In Review: Folkloric-electronic crossover bliss in Abraham Brody’s new album, ‘Crossings’

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American-Lithuanian singer, multi-instrumentalist, and composer Abraham Brody has just dropped his brand new album, ‘Crossings’, today, a 9-track triumph (plus one bonus track), produced by Francesco Fabris at Greenhouse Studios (Ben Frost, Valgeir Sigurdsson, Björk) in Iceland. Since already establishing himself in the classical and performing-arts worlds, Abraham has now shared what is arguably his most personal release to date. ‘Crossings’ takes the listener on a journey that is both at once deeply folkloric as well as contemporary and personal.

The album begins with what serves as a haunting intro, ‘Phantoms’, the sparse and eerie overture that sets the mood for the whole of ‘Crossings’ - mysterious, folkloric, soaked in synth and bittersweetness. The second track ‘Brambles’ begins with a host of retro synth sounds and quickly begins to showcase the versatility of Abraham’s sound. Folk-style vocals layer like a fugue, while electronic claps and synth undercut the traditional elements of the track, providing a push and pull that suspends the piece delicately between genres. In addition to this, Abraham’s lyrics are steeped with rich imagery, filled with allegorical descriptions of nature; when he sings "thicket of time", the listener can picture this complex image in full.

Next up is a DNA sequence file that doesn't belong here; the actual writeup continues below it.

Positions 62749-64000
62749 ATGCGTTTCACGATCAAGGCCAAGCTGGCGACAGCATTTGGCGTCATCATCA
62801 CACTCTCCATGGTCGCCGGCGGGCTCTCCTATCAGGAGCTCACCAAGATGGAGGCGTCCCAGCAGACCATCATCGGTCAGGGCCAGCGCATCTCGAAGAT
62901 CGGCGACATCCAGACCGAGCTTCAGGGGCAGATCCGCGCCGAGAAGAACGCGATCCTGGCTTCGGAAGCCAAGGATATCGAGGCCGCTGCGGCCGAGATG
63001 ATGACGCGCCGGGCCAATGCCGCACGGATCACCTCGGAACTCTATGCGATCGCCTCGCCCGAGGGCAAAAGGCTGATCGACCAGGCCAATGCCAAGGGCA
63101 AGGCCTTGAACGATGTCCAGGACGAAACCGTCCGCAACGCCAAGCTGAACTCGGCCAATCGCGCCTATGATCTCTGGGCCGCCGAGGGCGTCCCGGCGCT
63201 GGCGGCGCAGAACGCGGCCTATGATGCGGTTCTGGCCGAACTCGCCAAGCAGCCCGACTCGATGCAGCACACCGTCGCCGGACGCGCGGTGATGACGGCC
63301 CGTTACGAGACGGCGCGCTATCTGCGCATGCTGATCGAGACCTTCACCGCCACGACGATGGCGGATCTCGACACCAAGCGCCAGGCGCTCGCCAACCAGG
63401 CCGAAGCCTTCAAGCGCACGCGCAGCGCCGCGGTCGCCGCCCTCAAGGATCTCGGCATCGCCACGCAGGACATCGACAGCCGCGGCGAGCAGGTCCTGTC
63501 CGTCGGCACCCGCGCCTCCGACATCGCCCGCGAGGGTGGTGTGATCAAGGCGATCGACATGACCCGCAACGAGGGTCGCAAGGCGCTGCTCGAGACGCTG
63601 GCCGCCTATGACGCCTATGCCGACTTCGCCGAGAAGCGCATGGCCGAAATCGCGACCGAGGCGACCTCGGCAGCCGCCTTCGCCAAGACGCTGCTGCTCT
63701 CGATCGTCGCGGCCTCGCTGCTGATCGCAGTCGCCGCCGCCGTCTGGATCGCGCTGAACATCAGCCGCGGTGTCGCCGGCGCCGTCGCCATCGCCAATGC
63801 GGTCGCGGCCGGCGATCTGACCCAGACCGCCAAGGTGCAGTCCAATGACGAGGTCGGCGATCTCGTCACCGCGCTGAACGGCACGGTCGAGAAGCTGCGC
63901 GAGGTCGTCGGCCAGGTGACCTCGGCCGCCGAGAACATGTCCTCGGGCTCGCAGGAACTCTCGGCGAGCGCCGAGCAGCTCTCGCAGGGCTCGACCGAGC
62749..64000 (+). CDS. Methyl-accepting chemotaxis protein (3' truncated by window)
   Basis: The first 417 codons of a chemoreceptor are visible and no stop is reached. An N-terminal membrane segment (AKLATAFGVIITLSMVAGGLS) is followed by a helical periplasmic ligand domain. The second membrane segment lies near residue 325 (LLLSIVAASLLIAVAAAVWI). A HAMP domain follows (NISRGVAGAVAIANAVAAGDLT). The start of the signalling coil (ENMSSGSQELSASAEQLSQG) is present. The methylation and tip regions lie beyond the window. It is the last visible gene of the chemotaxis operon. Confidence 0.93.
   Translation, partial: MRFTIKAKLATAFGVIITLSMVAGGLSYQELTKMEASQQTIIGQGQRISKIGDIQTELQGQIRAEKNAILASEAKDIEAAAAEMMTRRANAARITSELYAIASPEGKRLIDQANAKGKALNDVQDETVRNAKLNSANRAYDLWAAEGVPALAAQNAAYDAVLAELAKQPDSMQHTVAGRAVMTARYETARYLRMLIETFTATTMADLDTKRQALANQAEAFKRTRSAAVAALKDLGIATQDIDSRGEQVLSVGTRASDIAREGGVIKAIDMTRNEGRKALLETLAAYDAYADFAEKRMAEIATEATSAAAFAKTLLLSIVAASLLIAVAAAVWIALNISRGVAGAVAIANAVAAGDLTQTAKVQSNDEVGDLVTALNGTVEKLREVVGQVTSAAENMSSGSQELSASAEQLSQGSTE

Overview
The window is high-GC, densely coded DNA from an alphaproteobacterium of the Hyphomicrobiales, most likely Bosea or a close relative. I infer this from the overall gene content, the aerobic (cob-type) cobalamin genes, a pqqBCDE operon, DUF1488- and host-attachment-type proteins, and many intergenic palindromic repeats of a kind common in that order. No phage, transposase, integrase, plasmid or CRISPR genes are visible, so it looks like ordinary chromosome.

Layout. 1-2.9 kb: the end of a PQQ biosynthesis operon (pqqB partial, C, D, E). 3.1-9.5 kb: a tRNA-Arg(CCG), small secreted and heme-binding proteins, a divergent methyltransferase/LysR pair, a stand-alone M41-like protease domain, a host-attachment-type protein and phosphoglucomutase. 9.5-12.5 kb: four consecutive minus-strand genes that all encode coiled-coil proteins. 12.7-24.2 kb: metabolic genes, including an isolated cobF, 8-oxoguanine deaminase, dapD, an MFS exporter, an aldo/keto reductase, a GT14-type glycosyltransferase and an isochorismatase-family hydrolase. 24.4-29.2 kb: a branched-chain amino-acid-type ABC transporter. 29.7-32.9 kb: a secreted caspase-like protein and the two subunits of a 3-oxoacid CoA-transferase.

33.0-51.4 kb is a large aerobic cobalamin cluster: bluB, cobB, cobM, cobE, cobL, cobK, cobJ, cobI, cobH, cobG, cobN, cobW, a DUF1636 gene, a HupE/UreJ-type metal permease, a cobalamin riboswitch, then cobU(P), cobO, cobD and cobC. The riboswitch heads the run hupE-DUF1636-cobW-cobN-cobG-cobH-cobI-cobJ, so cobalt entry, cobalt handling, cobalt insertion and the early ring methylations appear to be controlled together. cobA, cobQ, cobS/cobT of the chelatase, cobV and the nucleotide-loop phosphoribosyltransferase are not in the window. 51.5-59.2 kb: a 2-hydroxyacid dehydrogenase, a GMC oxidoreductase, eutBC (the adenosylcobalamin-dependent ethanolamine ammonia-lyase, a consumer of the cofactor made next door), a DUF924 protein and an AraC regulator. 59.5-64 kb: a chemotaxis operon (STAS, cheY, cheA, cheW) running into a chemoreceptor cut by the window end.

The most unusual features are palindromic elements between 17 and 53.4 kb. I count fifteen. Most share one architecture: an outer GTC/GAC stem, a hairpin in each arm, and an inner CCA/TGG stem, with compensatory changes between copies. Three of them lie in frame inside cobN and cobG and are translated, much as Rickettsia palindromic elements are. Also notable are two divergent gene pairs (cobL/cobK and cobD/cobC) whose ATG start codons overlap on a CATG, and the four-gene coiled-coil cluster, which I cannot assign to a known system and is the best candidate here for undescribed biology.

The third track, ‘Red Sun’, provides a clear look into Abraham’s virtuosity as a composer and an instrumentalist; beginning with a rolling pizzicato melody, the track builds layer by layer with a variety of harmonising string parts until the contemporary cinematic symphonic piece has reached its apex and then slowly peels away again, ending with the same rolling pizzicato notes. Subsequently, ‘Anna A’ also begins with a pizzicato melody, however, this track is significantly different in mood. For the most part, ‘Anna A’ comes through like an old lullabye, a delicate and, dare I say, ‘spooky’ piece that uses pastoral images and Lithuanian vocal parts. When the listener least expects it, in true Abraham Brody style, an ominous bass-synth enters the mix, providing counterpoint to the lilting folk tune. 

A distorted synth sound introduces us to ‘Nightingale’, in contrast to the way ‘Anna A’ delicately spins a folk yarn. ‘Nightingale’ builds and swells with a rhapsody of strings, leaving one feeling an almost tangible bittersweetness in Abraham’s delivery - hopeful, but trapped. Again, Abraham showcases his exceptional storytelling talent with ‘Zane’. Simple yet beautiful vocal layering paired with piano and violin melodies accompany the mysterious tale, feeding the listener imagery and story-snippets that make us want to beg for more.


‘Black Moon’ then takes us to the more experimental side of Abraham’s virtuosity. What immediately strikes me is the clever naming of the track, a mirroring of ‘Red Sun’, and then, the unusual editing of the piano sound in the track. Unusual as it is, it works flawlessly within the rest of the mix, adding to the lilting, minimal edge of ‘Black Moon’. Again, Abraham provides the listener with a new kind of lullabye, in the form of ‘Mother’. The lyrics of the refrain, “free yourself”, are so poignant and flow beautifully through the dramatic, slightly eerie track.

Track nine, ‘In The Dream’, is probably the most synth-heavy and electronic track on ‘Crossings’, but also one of the most vulnerable; the song brings up all the bittersweetness of insecurity for the listener, cradled by a plaintive, droning synth. Abraham has also included a bonus track on ‘Crossings’, a wonderfully dark and electronic version of the third track, ‘Red Sun’; a more experimental and ominous version of the expertly composed piece.

Listen to the new ‘Crossings’ LP, by Abraham Brody, here:



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